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EPA/AR RIN: 2060-AQ86 Publication ID: Fall 2011 
Title: Control of Air Pollution From Motor Vehicles: Tier 3 Motor Vehicle Emission and Fuel Standards 
Abstract: This rule will establish new standards for light-duty vehicles and their fuels in order to reduce emissions of criteria and toxic pollutants and their impact on air quality and health. This action will set forth a comprehensive approach toward regulating motor vehicles for non-greenhouse gas pollutants, as requested by a May 2010 Presidential memorandum. 
Agency: Environmental Protection Agency(EPA)  Priority: Economically Significant 
RIN Status: Previously published in the Unified Agenda Agenda Stage of Rulemaking: Proposed Rule Stage 
Major: Yes  Unfunded Mandates: Undetermined 
CFR Citation: Not Yet Determined (To search for a specific CFR, visit the Code of Federal Regulations.
Legal Authority: CAA 202(a) and 211(v) 
Legal Deadline:  None

Statement of Need: States are working to attain National Ambient Air Quality Standards for ozone, PM, and NOx. Light-duty vehicles are responsible for a significant portion of the precursors to these pollutants and are large contributors to ambient air toxic pollution. For example, without future controls, by 2014 light-duty vehicles are projected to contribute 25 percent of nationwide mobile-source NOx, 40 percent of nationwide mobile-source VOC, and 10 percent nationwide mobile-source PM. Importantly, by 2020 mobile sources are expected to be as much as 50 percent of the inventories for some individual urban areas without future controls. Light-duty vehicles also contribute about half of the 2030 mobile source inventory of toxics; the 2002 National-Scale Air Toxics Assessment showed that mobile sources were responsible for over 50 percent of cancer risk and over 80 percent of noncancer hazard. Clearly, there is a need for tighter light-duty vehicle standards and fuel standards as part of a comprehensive approach to reducing pollution from motor vehicles. Renewable fuels are recognized to pose potential air quality concerns, and EPA has a mandate to address them under Clean Air Act section 211(q) and 211(v). Specifically, both EPAct of 2005 and EISA (2007) amended the CAA to require EPA to determine adverse air quality impacts of renewable fuels and to implement appropriate measures to mitigate these impacts to the greatest extent achievable.

Summary of the Legal Basis: The Clean Air Act, section 202(a)(1), states "The Administrator shall by regulation prescribe (and from time to time revise) in accordance with the provisions of this section, standards applicable to the emission of any air pollutant from any class, or class of new motor vehicles or new motor vehicle engines, which in his judgment cause, or contribute to, air pollution which may be reasonably be anticipated to endanger public health or welfare." Section 202(a) covers all on-highway vehicles, including medium and heavy-duty trucks. EPA is also using its authority under section 211(c) of the Clean Air Act to address gasoline sulfur controls, section 211(h) to address Reid Vapor Pressure, and section 211(v), which requires that the Administrator promulgate fuel regulations to implement appropriate measures to mitigate, to the greatest extent achievable, and considering the results of the anti-backsliding study completed under section 211(v) (1), any adverse impacts on air quality as a results of the renewable volumes or make a determination that no such measures are necessary.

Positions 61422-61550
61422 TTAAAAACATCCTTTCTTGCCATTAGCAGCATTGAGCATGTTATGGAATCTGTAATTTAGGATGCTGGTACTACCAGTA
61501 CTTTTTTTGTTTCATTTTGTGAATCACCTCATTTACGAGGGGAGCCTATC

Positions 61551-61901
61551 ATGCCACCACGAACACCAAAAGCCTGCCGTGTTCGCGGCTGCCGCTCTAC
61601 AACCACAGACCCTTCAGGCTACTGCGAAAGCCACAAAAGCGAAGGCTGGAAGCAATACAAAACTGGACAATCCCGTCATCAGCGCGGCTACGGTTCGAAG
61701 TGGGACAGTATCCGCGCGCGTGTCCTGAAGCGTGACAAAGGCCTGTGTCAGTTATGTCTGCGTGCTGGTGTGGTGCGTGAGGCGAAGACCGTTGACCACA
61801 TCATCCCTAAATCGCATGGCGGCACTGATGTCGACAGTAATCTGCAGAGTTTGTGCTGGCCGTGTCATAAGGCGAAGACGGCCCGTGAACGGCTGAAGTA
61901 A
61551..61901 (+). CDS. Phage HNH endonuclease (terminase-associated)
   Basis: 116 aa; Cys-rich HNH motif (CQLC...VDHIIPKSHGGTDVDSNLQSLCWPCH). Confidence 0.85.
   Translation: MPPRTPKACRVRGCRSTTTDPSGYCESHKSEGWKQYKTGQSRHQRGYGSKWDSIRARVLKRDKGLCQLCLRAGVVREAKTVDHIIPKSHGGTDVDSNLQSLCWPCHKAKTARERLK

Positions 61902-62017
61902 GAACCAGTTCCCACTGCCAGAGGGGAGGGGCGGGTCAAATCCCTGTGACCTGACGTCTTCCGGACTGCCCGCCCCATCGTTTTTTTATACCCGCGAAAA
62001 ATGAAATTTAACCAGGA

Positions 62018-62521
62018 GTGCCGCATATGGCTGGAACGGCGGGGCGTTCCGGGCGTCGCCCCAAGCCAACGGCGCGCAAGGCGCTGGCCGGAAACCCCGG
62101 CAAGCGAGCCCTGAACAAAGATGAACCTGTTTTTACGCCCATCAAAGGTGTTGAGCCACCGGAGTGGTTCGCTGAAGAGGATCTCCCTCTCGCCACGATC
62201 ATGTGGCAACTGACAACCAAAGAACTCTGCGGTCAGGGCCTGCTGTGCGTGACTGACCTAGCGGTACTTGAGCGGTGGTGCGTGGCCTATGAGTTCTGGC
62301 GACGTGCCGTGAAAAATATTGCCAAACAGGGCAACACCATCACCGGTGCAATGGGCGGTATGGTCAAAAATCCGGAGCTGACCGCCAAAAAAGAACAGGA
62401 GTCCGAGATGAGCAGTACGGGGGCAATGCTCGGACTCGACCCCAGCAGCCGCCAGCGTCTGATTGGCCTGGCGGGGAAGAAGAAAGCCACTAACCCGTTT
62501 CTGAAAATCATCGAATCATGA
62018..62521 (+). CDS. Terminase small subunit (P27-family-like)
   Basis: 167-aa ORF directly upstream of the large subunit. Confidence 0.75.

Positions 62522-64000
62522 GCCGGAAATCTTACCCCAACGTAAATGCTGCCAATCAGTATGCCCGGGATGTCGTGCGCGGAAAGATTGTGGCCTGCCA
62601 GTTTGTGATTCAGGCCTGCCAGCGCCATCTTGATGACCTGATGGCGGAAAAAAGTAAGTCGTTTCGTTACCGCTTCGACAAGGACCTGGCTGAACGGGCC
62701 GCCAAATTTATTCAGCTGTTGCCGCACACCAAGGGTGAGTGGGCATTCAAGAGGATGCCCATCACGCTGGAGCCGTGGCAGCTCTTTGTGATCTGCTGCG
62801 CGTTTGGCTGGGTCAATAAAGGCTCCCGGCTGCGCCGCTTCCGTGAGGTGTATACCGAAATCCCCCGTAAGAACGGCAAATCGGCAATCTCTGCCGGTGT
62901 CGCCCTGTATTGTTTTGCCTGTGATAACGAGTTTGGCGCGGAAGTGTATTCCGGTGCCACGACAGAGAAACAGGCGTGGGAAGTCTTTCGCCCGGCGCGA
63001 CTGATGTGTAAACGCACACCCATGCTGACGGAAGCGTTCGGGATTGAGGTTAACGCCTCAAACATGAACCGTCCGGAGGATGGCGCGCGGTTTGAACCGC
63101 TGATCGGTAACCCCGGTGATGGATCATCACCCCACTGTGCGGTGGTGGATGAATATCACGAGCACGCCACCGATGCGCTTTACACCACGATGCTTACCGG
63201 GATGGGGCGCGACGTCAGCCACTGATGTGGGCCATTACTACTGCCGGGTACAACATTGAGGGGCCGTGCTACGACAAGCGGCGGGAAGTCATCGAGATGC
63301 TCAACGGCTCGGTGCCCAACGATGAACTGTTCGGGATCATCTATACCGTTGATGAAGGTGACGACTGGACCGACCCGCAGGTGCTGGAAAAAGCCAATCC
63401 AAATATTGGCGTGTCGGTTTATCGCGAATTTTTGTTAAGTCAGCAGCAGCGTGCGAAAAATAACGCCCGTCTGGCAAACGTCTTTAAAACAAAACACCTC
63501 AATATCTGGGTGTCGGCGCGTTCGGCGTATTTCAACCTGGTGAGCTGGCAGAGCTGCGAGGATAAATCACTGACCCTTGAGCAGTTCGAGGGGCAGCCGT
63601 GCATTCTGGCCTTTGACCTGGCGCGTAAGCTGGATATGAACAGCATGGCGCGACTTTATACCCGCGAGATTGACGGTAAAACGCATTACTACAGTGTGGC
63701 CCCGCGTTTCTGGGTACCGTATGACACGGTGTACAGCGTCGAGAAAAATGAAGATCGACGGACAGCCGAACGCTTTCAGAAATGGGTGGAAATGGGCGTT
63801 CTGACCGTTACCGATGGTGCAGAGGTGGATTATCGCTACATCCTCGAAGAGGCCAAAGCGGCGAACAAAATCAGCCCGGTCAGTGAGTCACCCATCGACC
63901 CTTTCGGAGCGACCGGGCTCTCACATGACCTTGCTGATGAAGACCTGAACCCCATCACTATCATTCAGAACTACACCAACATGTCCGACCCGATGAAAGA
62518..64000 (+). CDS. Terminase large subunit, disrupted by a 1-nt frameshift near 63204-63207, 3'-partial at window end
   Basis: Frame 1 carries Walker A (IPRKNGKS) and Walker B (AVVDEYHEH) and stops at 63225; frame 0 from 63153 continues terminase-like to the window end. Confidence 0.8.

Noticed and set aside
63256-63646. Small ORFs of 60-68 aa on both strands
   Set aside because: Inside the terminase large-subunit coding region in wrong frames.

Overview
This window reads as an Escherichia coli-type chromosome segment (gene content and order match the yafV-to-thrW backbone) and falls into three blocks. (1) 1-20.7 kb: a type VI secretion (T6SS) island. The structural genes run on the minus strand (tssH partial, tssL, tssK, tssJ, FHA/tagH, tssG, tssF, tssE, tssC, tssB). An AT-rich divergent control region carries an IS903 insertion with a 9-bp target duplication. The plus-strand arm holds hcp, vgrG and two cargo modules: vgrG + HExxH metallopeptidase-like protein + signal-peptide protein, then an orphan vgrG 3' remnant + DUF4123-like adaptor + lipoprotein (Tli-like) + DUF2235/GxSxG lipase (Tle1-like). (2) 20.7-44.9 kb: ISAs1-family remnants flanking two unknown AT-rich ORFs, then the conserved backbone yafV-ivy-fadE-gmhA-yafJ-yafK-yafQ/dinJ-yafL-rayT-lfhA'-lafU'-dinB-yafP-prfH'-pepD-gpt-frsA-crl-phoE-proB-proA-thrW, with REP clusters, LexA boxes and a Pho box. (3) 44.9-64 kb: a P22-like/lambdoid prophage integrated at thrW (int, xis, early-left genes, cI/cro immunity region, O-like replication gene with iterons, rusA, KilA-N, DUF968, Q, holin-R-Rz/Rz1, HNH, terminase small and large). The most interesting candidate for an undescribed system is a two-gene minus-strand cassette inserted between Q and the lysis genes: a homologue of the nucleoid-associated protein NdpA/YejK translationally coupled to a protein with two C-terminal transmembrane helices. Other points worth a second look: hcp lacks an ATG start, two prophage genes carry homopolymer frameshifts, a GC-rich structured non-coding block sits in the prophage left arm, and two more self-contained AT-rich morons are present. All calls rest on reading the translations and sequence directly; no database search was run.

Alternatives: The rulemaking proposal will include an evaluation of regulatory alternatives that can be considered in addition to the Agency's primary proposal.

Anticipated Costs and Benefits: Detailed analysis of economy-wide cost impacts, emissions reductions, and societal benefits will be performed during the rulemaking process.

Risks: The failure to set new Tier 3 vehicle/fuel standards will adversely impact the population living in nonattainment areas, where reductions from the Tier 3 rule are needed to help attain and maintain the ozone and PM NAAQS (and to mitigate adverse effects of renewable fuels). Also, without the new Tier 3 vehicle/fuel standards, the sizeable population living, working, and going to school near roads will continue to be exposed to higher levels of air toxics, which is a current environmental justice and children's health concern.

Timetable:
Action Date FR Cite
NPRM  03/00/2012   
Final Action  10/00/2012   
Additional Information: EPA Docket information: EPA-HQ-OAR-2011-0135. Includes Retrospective Review under E.O. 13563.
Regulatory Flexibility Analysis Required: Undetermined  Government Levels Affected: None 
Small Entities Affected: Businesses  Federalism: No 
Included in the Regulatory Plan: Yes 
Sectors Affected: 324110 Petroleum Refineries; 336111 Automobile Manufacturing; 336112 Light Truck and Utility Vehicle Manufacturing; 336120 Heavy Duty Truck Manufacturing; 336311 Carburetor, Piston, Piston Ring, and Valve Manufacturing; 336312 Gasoline Engine and Engine Parts Manufacturing; 454312 Liquefied Petroleum Gas (Bottled Gas) Dealers; 484220 Specialized Freight (except Used Goods) Trucking, Local; 484230 Specialized Freight (except Used Goods) Trucking, Long-Distance; 541690 Other Scientific and Technical Consulting Services; 811112 Automotive Exhaust System Repair; 811198 All Other Automotive Repair and Maintenance 
RIN Data Printed in the FR: No 
Agency Contact:
Catherine Yanca
Environmental Protection Agency
Air and Radiation
NVFEL S87,
Ann Arbor, MI 48105
Phone:734 214-4769
Email: yanca.catherine@epamail.epa.gov

Kathryn Sargeant
Environmental Protection Agency
Air and Radiation
NVFEL S77,
Ann Arbor, MI 48105
Phone:734 214-4441
Email: Sargeant.Kathryn@epamail.epa.gov

 
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